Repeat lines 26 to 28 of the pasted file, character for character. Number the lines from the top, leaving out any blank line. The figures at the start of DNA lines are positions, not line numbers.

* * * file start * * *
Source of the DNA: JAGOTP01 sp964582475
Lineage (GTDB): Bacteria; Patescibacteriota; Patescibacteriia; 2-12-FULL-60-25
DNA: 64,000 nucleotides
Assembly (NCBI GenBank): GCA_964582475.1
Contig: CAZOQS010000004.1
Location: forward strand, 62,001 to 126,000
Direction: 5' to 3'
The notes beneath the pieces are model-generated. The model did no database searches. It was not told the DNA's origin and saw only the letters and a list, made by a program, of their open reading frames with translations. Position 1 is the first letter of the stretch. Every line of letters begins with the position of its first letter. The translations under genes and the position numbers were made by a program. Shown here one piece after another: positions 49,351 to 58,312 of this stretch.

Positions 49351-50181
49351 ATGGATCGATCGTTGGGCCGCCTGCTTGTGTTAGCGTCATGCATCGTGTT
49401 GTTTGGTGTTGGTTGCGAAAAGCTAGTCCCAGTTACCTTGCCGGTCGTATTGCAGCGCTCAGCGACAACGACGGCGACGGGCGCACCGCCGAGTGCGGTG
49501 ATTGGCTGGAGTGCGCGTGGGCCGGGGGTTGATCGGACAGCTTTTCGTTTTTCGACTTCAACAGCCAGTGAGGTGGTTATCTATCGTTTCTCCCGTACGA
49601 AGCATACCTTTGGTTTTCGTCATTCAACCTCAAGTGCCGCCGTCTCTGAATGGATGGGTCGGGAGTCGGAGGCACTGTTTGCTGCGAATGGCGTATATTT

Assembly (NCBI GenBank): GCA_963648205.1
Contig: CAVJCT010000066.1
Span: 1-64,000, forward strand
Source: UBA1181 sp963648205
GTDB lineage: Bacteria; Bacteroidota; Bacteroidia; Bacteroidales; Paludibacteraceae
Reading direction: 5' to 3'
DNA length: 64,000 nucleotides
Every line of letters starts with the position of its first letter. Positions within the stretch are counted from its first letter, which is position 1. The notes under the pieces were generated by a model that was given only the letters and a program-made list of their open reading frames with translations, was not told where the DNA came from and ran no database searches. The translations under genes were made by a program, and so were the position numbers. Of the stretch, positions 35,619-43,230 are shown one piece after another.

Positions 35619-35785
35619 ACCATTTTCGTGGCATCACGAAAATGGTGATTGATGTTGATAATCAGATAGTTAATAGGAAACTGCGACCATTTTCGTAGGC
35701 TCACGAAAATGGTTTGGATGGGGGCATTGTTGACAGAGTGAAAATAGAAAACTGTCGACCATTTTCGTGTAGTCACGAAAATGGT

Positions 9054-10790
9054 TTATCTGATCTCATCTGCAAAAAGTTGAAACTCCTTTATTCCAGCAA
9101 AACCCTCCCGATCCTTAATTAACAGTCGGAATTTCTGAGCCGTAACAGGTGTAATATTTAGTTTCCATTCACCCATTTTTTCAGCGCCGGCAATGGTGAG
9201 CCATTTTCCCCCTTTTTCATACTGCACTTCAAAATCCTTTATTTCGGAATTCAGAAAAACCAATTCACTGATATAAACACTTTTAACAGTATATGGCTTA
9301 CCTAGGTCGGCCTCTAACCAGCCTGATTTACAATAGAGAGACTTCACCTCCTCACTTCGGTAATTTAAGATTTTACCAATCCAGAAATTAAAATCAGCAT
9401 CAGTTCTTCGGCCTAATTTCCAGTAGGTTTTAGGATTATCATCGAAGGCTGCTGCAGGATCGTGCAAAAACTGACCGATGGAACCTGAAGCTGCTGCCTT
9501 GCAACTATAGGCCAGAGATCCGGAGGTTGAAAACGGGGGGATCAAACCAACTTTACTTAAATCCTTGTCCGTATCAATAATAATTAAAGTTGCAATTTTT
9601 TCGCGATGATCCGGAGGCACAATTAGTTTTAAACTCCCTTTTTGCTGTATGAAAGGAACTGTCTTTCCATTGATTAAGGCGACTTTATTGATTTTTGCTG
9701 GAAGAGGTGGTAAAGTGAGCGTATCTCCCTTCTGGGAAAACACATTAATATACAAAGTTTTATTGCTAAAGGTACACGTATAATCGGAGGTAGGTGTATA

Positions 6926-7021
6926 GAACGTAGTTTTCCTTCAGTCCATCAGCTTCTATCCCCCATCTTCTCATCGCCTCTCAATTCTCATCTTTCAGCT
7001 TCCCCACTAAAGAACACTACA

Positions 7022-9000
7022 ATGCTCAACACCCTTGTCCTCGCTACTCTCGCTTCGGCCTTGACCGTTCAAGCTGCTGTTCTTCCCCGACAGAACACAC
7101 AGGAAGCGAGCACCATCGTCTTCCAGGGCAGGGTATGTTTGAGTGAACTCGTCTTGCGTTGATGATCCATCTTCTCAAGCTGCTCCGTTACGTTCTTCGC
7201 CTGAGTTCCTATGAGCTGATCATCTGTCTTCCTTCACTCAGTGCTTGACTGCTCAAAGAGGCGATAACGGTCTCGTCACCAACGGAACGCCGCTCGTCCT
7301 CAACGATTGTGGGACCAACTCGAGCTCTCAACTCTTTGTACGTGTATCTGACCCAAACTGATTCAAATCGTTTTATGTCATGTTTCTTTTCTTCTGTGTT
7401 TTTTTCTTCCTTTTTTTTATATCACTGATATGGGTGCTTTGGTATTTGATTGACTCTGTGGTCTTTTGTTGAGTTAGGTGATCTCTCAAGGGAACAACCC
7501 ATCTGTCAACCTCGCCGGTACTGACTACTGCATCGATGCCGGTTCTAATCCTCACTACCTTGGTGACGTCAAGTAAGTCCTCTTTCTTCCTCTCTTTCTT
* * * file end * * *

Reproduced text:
9054 TTATCTGATCTCATCTGCAAAAAGTTGAAACTCCTTTATTCCAGCAA
9101 AACCCTCCCGATCCTTAATTAACAGTCGGAATTTCTGAGCCGTAACAGGTGTAATATTTAGTTTCCATTCACCCATTTTTTCAGCGCCGGCAATGGTGAG
9201 CCATTTTCCCCCTTTTTCATACTGCACTTCAAAATCCTTTATTTCGGAATTCAGAAAAACCAATTCACTGATATAAACACTTTTAACAGTATATGGCTTA